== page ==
The above is not idiosyncratic by any means, but reflects a growing convergence of thought from a multitude of diverse sources.* The present book documents this revolution and many of the revolutionaries who have contributed to it in the past as well as those who are doing so today (see Appendix, pp. 205-206). Many of these individuals have experienced their own personal revolution, a radical transformation as a result of one or more extraordinary experiences in nature. Indeed, much of the hope for the restoration of ecosanity lies in nature’s absolute necessity, overwhelming power, awesome inspiration, and remarkable resilience. Intimate experience in nature has the potential to generate the fundamental re-thinking, re-feeling, and re-visioning of our place in nature that is needed for ecosanity.
*For some of these sources, among others, see the following entries in the bibliography of the present book: Best and Nocella 2006, Bourne 2008, Foster, et al., 2010, Hawken 2007, Korten 2006, Leslie 1996, Macy and Johnstone 2012, McKibben 2010, Robinson 1994, Speth 2008, and Wilson 2003. Also, see “New” under “Supplemental Information” in this website.
Because this Revolution is also spiritual, as in Spiritual Ecology, some notes on the subject of Spirituality are relevant here too.
Spirituality means different things to different people. Lloyd Burton’s (2002, 21) conception is especially useful: “… spirituality refers to that realm of human experience characterized by various mixtures of three qualities. First, spiritual experience is either non-rational or extra-rational in nature; it is a way of knowing that is not accessible exclusively through calculative thought— although the rational process may well bring one to its doorway. Second, such experience is transcendent: it involves a sense of moving beyond the rationally constructed boundaries of the self. Third, such experience is unitive, involving a sense of unity with existence and forces underlying its continuing creation.” (For an especially useful discussion of the distinction between religion and spirituality see Taylor 1991a, 175-178).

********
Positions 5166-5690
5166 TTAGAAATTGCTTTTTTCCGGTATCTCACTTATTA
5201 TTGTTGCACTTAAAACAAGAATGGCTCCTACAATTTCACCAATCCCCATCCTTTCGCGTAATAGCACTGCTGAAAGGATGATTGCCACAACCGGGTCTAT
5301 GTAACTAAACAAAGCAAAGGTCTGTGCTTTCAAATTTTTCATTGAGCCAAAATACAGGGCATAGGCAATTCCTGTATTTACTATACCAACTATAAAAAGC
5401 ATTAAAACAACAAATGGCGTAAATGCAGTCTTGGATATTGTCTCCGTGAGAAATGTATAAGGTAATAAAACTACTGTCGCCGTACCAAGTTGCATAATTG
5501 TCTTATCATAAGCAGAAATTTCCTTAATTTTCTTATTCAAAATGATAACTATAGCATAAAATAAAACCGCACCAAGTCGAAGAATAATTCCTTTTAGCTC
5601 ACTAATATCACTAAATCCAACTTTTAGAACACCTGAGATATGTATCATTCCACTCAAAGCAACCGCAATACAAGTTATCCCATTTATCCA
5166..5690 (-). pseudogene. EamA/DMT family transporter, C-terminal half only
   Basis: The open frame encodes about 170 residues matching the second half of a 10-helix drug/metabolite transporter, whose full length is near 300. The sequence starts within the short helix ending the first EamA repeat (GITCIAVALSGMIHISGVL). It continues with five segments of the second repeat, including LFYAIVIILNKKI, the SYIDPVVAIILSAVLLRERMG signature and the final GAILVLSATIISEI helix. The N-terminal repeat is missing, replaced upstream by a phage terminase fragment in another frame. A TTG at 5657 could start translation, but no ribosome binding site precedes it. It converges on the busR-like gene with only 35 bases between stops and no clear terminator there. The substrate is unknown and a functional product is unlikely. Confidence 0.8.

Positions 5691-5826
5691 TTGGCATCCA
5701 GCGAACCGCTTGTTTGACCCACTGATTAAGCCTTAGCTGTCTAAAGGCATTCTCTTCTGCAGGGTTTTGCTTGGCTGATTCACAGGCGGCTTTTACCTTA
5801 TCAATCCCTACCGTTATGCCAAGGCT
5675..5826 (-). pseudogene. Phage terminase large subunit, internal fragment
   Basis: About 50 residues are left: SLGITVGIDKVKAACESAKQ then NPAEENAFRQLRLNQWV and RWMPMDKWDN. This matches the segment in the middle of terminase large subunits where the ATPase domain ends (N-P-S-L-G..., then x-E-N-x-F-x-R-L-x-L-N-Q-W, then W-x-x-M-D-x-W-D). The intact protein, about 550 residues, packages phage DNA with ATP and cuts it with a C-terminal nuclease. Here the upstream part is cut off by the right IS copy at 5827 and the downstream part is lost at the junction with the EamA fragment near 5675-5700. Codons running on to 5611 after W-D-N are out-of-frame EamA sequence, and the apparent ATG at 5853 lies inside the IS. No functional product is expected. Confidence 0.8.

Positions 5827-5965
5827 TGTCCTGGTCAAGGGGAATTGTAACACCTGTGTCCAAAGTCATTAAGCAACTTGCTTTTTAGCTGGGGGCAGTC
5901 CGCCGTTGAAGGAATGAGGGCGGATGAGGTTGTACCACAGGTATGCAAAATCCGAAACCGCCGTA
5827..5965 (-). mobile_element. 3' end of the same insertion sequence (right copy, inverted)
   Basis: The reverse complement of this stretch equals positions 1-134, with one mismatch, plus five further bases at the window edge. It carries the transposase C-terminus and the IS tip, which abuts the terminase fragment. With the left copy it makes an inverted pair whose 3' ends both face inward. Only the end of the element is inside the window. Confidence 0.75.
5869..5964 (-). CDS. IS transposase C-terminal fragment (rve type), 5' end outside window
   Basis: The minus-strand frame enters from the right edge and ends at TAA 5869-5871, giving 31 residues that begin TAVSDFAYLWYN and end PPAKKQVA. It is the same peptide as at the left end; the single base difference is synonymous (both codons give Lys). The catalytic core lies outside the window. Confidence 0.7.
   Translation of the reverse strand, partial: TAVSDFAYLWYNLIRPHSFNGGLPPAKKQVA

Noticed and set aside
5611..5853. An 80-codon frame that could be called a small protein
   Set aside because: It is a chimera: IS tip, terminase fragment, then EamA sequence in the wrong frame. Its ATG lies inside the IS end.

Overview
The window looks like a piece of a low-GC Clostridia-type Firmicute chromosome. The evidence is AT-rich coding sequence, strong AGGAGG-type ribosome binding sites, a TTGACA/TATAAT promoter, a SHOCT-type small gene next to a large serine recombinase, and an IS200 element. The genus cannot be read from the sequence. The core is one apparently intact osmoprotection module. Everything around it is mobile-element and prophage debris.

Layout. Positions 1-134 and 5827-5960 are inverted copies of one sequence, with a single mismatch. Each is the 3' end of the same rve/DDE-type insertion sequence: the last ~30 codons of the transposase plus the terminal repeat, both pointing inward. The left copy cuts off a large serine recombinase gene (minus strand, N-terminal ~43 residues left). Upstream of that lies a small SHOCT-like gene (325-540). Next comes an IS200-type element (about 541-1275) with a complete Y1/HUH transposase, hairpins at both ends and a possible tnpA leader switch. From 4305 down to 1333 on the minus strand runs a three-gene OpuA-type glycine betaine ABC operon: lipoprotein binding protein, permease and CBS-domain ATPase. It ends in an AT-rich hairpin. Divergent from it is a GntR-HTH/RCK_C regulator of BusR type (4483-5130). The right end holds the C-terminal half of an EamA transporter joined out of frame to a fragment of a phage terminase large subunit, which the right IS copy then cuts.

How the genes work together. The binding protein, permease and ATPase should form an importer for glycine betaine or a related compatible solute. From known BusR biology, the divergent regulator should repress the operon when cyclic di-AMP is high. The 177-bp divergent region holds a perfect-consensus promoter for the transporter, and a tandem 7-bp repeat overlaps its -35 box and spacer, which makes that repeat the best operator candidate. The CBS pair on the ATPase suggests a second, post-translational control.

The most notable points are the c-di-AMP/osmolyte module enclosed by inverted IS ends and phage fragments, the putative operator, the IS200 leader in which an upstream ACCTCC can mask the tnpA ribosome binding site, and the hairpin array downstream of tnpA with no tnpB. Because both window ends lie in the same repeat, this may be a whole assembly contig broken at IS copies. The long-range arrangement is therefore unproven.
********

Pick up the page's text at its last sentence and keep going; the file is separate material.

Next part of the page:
Spirituality is undeniably an elemental and often pivotal manifestation of human nature; even atheists, agnostics, and secular humanists may be spiritual (Sponsel 2012, 149-154). Spirituality is far more inclusive than religion, encompassing individual as well as organizational ideas and actions. A survey of 14,527 new students in 136 colleges and universities in the United States of America (USA) during 2003-2010, revealed that the majority were spiritual, but not necessarily religious (UCLA Higher Education Research Institute 2010). Another extensive survey by the Pew Research Center on “America’s Changing Religious Landscape” concludes that since the last project of its kind in 2007, the number of religiously unaffiliated adults has increased by about 19 million. By now there are around 56 million religiously unaffiliated adults in the United States, a group more numerous than either Catholics or mainline Protestants (Smith 2015). These two surveys highlight one reason why it is important to consider not only religion, but also spirituality (cf., Chang and Boyd 2011, Gottlieb 2012, Speck and Hoppe 2007).